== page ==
After the ‘Disco Sucks’ campaign the disco music scene truly faced some tough times and it was clear to see that it would soon be heading for its downfall. Steve Dahl had truly made a massive dint in the music scene, Middle America had indeed deemed Disco music unworthy of their attention choosing instead to opt for rock music, record labels shut of their disco segments and mainstream radio stations stopped giving airplay to disco records. On the mainstream stage things quickly went downhill for disco music who’s Dj’s were now finding it hard to push records or find jobs in upscale night clubs , disco returned to where it first began the underground warehouse parties. DISCO LIVED ON.
Frankie Knuckles – The Warehouse
In 1977 a young music promoter saw potential in the disco club scene and disco found its salvation in brand new night club called the warehouse managed by Robbie Williams who brought in Frankie Knuckles as the premier and headlining DJ. It wasn’t long before it attracted the attention of fans of the genre everywhere. This was due to the fact that at the time it was the only place doing that kind of music. The Warehouse quickly grew to prominence and even to this date is thought of by many as the official birth place of House Music and its premier DJ usually referred to as the ‘godfather of house music’. The night club and the dj (prodigy to legendary dj Larry Levan) took the entire scene by storm and it was said that when fans would request for disco records at record stores they would refer to them as “Can I please have that warehouse music”.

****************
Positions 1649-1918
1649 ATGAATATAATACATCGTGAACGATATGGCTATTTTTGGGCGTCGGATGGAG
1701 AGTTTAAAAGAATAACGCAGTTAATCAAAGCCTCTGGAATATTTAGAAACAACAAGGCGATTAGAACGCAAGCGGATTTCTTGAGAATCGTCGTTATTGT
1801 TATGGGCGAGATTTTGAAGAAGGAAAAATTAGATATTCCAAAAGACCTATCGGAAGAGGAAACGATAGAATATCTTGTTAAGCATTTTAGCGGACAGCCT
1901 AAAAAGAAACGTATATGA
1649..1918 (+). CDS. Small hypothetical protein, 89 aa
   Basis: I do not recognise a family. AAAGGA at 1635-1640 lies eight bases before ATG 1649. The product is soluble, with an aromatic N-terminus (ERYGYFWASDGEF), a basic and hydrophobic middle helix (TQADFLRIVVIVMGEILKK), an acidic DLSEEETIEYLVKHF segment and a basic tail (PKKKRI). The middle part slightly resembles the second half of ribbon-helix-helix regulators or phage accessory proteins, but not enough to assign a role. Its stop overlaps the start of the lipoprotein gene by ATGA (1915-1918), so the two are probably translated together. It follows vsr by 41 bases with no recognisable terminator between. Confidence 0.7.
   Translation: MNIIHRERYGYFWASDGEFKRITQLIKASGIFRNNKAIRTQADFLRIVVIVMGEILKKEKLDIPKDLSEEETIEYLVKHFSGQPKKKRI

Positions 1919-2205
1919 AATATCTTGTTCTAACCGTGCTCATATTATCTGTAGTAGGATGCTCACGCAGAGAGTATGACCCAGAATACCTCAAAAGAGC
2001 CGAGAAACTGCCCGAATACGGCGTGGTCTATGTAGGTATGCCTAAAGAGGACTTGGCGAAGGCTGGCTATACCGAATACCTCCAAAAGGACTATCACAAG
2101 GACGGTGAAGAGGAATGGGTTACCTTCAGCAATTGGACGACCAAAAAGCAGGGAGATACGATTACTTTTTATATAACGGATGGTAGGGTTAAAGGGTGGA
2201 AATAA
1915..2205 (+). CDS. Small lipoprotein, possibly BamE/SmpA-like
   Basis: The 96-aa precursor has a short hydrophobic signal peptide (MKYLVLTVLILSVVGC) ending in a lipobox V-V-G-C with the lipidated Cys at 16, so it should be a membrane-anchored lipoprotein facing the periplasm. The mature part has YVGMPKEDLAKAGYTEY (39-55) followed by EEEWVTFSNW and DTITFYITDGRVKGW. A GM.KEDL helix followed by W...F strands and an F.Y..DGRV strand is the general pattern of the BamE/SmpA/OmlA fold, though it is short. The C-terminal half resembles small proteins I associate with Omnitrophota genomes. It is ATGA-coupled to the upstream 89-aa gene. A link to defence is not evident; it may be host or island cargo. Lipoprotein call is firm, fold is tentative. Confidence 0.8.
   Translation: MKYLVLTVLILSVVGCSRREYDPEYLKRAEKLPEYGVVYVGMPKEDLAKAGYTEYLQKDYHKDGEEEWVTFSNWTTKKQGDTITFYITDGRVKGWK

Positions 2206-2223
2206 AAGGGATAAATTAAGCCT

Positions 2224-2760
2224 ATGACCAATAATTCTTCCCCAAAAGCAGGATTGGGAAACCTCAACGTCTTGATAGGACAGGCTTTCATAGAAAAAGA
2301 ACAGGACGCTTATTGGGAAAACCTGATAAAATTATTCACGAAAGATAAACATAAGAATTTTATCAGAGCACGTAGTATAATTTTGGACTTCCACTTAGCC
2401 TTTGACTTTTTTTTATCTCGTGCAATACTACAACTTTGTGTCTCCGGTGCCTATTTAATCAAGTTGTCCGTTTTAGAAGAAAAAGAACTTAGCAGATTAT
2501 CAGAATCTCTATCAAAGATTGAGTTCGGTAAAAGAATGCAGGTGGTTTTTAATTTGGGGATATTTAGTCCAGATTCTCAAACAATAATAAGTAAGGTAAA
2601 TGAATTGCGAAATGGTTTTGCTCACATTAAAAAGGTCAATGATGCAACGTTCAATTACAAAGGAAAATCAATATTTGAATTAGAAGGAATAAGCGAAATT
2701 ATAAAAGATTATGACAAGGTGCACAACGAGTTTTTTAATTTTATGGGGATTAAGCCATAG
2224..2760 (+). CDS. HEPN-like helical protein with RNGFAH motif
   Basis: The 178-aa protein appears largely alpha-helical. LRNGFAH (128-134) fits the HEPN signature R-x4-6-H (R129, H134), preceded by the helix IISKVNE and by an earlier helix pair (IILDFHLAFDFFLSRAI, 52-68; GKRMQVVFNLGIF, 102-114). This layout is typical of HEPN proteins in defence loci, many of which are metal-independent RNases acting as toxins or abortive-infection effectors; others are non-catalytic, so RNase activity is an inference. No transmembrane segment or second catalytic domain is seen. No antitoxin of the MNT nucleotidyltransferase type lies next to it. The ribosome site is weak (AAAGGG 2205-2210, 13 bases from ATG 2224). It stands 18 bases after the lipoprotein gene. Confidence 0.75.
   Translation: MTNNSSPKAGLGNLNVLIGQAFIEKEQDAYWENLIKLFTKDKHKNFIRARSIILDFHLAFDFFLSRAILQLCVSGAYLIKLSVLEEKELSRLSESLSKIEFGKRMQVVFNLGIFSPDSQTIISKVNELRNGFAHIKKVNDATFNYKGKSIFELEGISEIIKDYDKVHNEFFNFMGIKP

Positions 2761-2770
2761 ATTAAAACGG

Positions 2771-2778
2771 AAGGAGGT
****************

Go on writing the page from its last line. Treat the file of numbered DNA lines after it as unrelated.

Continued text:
When people recall their time at the warehouse it seems that what stands out the most is how ethnically and sexually diverse the night club was. It brought people from all cultures and races and sexuality attracting white, black Latino, straight, rich, poor, middle class etc. Many say that it was a type of place where everyone and anyone felt accepted that it wasn’t about where you were from or who you were but more about the music. A generation raised on homophobic beliefs would come to see themselves mixed with a crowd of gay people and not mind, a generation raised on racist values would see themselves mix with men/women from other races and not mind. Although the majority of the group were that of a gay, African American or Latino persuasion the warehouse brought people from all walks and made them fall in love with the disco music culture. It was an instant hit with the people and Frankie Knuckles didn’t spare the crowd as he was said to play classics and without fail get the crowd moving. In short the DJ was a sensation.
The Warehouse Gives its name to House Music– As Disco music soared in the Heart of Chicago it quickly started to evolve into its own distinctive style, for any DJ looking specifically for a Chicago style disco record the term they would use was not ‘disco’ but they would refer to it as that ‘warehouse sound’. The most popular place in the whole Chicago to get these records was a store called imports etc, which dealt not exclusively but largely in disco records. After hearing the underground sound at The Warehouse fans would request for ‘that warehouse music’ owners of the store say that after a while fans stopped referring it to as Warehouse music and instead shortened the name to simply ‘House Music’ this is where it got its name from and this is why we called it HOUSE MUSIC. The end. goLDie.
- History of House Music (Chapter 1) -Dj Larry Levan x Paradise Garadge (thehousemason.wordpress.com)
- History of House Music (Chapter 1.2) – Steve Dahl x Disco Demolition night. (thehousemason.wordpress.com)
- Frankie Knuckles_ (thehousemason.wordpress.com)
- Larry Heard (aka Mr.Fingers)_ (thehousemason.wordpress.com)
- Mix of the Day – Frankie Knuckles (habitclub.co.uk)
- Q & A With Deep House Legend Kerri Chandler_ (thehousemason.wordpress.com)
- Dj Database_Eats Everything (thehousemason.wordpress.com)
- Carl Cox_ (thehousemason.wordpress.com)
- Origins of House Music (originsofhousemusic.wordpress.com)